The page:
Summer Camp Success with the Rural Education Institute of Mexico
By Natalia Sudeyko
When you are an intern with a small but growing non-profit, you have to be a jack-of-all-trades. As a Programming Intern with the Rural Education Institute of Mexico, I have had the opportunity to teach English and music, conduct community-based research, translate websites, design posters, and raise funds. Now, I can also officially add, “camp counselor” and “expert friendship bracelet-maker” to my resumé.
In July and August, the Rural Education Institute of Mexico offered summer camps for children and youth in two rural communities outside of San Miguel. With help from dedicated volunteers and our much-appreciated drivers, we were able to spend two weeks each in the communities of Jalpa and La Palma, running both recreational and educational activities for children and youth aged six through sixteen.
These day camps were a huge success and a lot of fun for staff and volunteers as well as participants. Over thirty children and youth attended in Jalpa, and over forty came in La Palma. So many kids showed up that we even ran out of chairs, but the children were so eager to attend that they brought their own chairs and stools from home. Kids participated in a variety of activities, from soccer tournaments to scavenger hunts and from sing-alongs to art projects. In La Palma, the summer camp coincided with a harvest of radishes and beets from our little community garden, and in Jalpa, kids were thrilled about learning a few chords on the guitar. Many of these children and youth had not previously attended Rural Ed’s programs, but are now looking forward to returning in the fall. In fact, interest in our programs is so high that we are currently planning to expand to at least one new community in January 2015.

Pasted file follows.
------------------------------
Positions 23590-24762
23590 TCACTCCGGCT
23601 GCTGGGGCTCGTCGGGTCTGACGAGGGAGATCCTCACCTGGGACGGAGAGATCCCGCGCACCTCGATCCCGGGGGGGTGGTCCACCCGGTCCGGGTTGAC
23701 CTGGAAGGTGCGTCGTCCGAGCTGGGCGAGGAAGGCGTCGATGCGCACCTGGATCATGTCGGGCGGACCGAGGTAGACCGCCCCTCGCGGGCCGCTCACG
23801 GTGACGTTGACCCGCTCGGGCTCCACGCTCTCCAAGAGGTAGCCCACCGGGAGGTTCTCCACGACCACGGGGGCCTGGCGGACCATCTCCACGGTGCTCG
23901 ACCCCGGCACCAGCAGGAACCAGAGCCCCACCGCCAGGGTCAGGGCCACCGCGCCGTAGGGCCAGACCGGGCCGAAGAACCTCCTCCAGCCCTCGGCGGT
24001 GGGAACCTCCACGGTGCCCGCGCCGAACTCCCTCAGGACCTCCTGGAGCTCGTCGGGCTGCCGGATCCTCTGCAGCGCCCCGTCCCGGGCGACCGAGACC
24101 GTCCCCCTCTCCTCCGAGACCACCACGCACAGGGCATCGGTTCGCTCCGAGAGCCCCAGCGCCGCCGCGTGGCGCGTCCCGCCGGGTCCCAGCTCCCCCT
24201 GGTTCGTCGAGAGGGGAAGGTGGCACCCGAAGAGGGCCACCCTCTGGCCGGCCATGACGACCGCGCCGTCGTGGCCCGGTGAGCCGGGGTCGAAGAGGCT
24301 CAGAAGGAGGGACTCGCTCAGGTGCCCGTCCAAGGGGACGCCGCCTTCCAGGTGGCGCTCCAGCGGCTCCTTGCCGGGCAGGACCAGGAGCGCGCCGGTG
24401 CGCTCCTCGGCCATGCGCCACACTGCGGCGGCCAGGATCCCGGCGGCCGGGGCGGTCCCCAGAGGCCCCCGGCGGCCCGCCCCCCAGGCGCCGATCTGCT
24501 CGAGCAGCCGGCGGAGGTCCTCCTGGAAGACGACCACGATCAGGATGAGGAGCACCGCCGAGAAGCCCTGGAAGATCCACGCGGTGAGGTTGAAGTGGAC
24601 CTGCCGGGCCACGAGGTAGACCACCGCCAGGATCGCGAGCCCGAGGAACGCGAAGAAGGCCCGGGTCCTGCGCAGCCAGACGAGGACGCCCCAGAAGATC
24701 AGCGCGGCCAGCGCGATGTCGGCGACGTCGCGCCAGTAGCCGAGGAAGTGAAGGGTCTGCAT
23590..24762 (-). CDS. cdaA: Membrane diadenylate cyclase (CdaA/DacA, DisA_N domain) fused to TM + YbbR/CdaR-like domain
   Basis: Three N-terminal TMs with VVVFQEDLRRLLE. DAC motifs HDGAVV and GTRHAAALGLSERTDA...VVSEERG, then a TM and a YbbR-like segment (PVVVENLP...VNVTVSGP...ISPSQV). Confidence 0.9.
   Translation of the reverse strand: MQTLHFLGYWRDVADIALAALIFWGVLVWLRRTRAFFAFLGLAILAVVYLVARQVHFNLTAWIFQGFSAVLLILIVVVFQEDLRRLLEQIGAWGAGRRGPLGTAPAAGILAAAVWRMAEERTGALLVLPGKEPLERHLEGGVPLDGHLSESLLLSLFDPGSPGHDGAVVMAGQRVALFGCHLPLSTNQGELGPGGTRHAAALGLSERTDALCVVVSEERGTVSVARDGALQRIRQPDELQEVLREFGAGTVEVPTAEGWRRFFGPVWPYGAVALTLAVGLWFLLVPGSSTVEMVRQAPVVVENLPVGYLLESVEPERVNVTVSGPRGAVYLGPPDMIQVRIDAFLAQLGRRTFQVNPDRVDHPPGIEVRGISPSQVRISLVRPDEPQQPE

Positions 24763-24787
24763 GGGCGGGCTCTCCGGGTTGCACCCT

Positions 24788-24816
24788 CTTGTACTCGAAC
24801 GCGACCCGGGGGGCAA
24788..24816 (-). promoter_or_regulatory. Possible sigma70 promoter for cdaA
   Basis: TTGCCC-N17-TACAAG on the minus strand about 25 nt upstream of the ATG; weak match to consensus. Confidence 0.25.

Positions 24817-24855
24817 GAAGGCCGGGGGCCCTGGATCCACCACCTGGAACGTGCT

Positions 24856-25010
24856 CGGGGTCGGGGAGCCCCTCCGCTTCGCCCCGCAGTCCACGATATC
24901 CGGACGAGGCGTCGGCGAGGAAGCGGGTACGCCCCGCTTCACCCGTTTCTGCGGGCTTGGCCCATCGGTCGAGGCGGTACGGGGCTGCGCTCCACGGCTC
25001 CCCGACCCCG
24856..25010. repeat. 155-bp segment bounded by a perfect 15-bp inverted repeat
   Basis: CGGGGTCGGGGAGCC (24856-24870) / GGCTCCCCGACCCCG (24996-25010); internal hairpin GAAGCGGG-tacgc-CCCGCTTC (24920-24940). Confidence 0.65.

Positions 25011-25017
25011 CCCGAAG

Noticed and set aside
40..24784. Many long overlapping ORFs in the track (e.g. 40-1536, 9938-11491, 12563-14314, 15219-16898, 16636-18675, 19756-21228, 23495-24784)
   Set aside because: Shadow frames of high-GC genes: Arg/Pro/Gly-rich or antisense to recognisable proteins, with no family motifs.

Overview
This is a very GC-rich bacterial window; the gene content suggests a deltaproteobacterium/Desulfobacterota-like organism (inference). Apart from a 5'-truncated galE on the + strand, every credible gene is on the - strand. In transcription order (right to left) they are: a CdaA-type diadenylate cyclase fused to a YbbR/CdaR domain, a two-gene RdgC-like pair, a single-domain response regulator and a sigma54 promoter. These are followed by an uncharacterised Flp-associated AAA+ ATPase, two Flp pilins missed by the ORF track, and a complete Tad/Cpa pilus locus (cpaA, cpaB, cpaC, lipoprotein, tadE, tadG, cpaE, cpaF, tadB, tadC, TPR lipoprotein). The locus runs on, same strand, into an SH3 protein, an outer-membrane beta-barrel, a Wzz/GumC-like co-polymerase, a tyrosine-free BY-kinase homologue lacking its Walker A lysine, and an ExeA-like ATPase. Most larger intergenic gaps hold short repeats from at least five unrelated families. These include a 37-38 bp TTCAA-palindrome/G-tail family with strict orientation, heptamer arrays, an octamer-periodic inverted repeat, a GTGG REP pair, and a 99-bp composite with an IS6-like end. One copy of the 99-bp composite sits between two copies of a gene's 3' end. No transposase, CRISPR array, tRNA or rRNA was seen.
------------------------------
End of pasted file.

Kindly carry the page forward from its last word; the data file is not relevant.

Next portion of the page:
This is incredibly exciting, but sharing our programs with a new community does come with associated costs of approximately US$7,100. These funds help renovate a community center, stock a library with Spanish and English books, and equip a computer lab. The Rural Education Institute of Mexico is cur-rently running an Indiegogo campaign to help offset these costs. Our campaign can be found at http://igg.me/at/ruraled and contains more information about our programs and expansion goals. Please consider making a donation or sharing our campaign to social media; your support truly does make a difference in the lives of children and youth in rural communities.
As Mexico has become the second largest economy in Latin America, there remains a stark inequality in the country’s education system rural Mexico’s children simply do not have the same opportunities as their urban counterparts. The problem is partly financial (there are few high schools in the campo, and the government does not provide transportation for rural children to attend urban schools) and partly cultural (in rural areas, literacy is low, and education is not always a priority). The Rural Education Institute of Mexico exists to help fill this gap and to give rural children the incentive and means to go on to high school and beyond.
Our skilled volunteers travel and work in rural community centers, providing programs that introduce children to a world outside the campo. We build libraries and help children improve their reading. Children learn art, drama ,and English, among other subjects, and are taught to use computers that we supply. We also provide opportunities to children so they can meet the costs of going to high school, about US$300 per student per year, by awarding scholarships.
For more information about the Rural Education Institute of Mexico, please visit our website at www.ruraledinst.org or call us at 415-124-1357.